by Gustav on 29 April 2012 - 23:32
|Those characteristics you describe are not typical of the breed......try to do as much as possible in continuing socialization and good things.....but when under stress these things will reappear. Unfortunately, its genetics.|
by TingiesandTails on 29 April 2012 - 23:45
|I don't think it's so much a dog issue but more a handler issue. You say you "avoid dog parks". Why? You say she is "well socialized". Then dog parks shouldn't be an issue.|
Are you scared she is going to be pinned down again?
Think about what you are feeling when you see another GSD approaching and change your behaviour. Any physical attention you give her when she is frightened will increase her insecurity.
If you tense up when another GSD is approaching, it will travel down the leash.
Think about a different approach in your behaviour when you are meeting other dogs.
I'm pretty sure it has nothing to do with your dog's genetics.
by Anthony8858 on 30 April 2012 - 00:29
|I avoid the "dog parks" because it doesn't sit well with her. I've taken her, and it's alomst as if she wears a sign on her back that says "get me".|
I've tried to get her "in the local pack" at the park. I'm not sure what signals she's giving off, but she immediately becomes prey.
For example.... A few weeks ago, we went to the local dog run. She's been in there a hundred times with her 2 or three regulars, but not with the older dogs.. I entered her in the run, and in a matter of seconds, the ENTIRE group of dogs was chasing her. Her ears were back, her tail was tucked, and as soon as a dog touched her, she yelped like she was being murdered. Everyone puilled their dog off her, as she did her best to hide.
I couldn't subject her to that experience.
OTOH, if I choose her friends carefully, she's fine.
Not sure if youtube link here, but here she is playing with a friend.
It's a 10 month Golden, and she's OK. Sometimes she plays rougher than others.
HOWEVER, if a GSD enters the play area, she'll literally look in the direction of that dog, and run for her life.
That incident really scarred her.
by guddu on 30 April 2012 - 01:16
|This is poor nerve, but Kira can likely be conditioned to not react to other friendly GSD's. The problem will recur if the dog is aggressive.|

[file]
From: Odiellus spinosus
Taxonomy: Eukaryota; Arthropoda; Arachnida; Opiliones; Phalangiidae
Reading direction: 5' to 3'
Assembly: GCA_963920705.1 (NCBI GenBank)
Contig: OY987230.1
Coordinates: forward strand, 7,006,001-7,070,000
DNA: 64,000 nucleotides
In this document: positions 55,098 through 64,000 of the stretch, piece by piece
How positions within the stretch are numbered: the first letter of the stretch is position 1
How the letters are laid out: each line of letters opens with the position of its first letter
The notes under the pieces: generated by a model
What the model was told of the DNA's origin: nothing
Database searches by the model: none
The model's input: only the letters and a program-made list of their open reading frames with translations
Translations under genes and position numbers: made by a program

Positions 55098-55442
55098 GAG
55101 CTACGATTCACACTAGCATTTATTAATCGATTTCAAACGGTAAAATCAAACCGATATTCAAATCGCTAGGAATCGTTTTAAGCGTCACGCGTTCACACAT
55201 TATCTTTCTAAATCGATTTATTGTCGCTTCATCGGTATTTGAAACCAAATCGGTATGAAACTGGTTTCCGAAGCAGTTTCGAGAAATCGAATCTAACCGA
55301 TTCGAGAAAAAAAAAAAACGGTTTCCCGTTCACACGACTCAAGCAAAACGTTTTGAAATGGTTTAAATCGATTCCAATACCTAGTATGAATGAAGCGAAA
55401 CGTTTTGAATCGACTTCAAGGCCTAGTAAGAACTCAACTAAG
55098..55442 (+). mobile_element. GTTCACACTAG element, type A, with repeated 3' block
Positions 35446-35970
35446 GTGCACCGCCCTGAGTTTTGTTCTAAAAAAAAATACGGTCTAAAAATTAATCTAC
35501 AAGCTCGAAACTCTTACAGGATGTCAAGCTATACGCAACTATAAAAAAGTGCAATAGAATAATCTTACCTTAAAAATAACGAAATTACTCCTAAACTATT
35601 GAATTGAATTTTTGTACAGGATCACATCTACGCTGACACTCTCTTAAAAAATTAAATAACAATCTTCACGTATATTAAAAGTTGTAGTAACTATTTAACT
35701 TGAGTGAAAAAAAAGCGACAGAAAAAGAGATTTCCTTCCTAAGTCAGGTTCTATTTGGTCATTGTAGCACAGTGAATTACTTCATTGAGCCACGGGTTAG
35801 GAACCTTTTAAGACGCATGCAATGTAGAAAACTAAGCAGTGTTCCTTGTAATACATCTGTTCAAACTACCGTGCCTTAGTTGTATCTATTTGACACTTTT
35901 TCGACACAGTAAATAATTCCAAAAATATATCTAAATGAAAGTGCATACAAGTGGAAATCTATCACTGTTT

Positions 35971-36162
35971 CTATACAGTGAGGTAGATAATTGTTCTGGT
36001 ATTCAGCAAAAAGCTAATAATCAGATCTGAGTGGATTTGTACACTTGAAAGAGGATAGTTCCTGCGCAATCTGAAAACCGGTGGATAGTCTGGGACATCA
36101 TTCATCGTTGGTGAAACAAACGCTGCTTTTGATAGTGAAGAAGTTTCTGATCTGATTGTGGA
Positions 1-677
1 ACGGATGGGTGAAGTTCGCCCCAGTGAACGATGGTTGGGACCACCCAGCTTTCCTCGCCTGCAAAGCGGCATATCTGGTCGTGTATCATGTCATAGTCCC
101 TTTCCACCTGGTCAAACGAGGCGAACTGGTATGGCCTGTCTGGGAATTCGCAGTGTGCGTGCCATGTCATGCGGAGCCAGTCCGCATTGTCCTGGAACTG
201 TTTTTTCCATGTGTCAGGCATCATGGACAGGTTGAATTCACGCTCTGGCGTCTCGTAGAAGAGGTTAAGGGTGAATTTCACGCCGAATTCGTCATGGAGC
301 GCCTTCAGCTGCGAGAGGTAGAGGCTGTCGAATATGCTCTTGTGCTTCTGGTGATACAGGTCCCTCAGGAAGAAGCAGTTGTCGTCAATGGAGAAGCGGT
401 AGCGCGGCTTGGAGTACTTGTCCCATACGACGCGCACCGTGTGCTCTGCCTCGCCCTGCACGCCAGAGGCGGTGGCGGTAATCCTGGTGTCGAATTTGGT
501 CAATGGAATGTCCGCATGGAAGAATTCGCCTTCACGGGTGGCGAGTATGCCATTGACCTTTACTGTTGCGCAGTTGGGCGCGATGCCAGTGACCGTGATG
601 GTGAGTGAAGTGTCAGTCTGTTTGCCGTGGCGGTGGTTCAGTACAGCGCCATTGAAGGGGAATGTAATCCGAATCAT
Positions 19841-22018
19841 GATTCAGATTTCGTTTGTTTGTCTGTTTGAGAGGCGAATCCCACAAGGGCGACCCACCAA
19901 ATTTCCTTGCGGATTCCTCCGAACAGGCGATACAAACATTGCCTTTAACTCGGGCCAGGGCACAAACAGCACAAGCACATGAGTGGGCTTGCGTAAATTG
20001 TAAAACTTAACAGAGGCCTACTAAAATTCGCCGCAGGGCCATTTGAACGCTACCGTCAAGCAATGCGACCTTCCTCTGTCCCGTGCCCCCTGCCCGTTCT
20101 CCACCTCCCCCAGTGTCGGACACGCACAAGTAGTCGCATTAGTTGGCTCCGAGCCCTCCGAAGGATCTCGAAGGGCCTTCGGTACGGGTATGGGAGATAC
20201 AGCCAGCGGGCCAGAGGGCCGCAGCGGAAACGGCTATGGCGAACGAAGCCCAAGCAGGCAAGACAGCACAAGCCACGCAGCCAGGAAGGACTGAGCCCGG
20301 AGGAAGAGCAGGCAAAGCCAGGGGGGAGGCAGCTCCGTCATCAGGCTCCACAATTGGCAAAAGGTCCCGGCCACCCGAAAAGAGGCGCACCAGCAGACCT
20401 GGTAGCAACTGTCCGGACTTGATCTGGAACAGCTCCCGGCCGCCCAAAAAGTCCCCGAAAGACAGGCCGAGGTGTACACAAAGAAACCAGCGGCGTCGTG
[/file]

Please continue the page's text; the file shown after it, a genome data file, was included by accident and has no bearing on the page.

by SitasMom on 30 April 2012 - 02:16
do not take her to dog parks! this is the worst place to take her, it reinforces her trama.
take her to a dog training class where all other dog are on leash. you will have to pre-arrange this. ask all owners to ignor you and her. put her in a down stay and let her watch from a safe distance. do not put her in a corner. sit next to her and ignor her. if she moves put her back in the down stay.... eventually she will become easy with having a bunch of adult dog around her and not caring about her. when she starts to get bored only then give her a treat, but ignor her any other time. this might take weeks.
once she is easy with having adult dogs around set up with the owner of the most dog neutral dog for a meeting where the 4 of you can walk side by side (2 dogs, 2 humans). once again do not reinforce her fear- do not baby her, do not notice it, do not apologize for her. just expect her to do her obedience and when she does it correctly reward her for it.
do this with as many of the other dog neutral dogs as possible. but only one at a time. the stupidity of putting her in that situation could live with her for the rest of her life. and you've been reinforcing it by trying to make things better. once she is completely normal with other breeds, do the same with gsd's... the more adult gsd's she can be exposed to in a controlled environment the better.
do not take her to dog parks!
i've dont the same thing and its taken a very long time to fix it.
by myret on 30 April 2012 - 09:02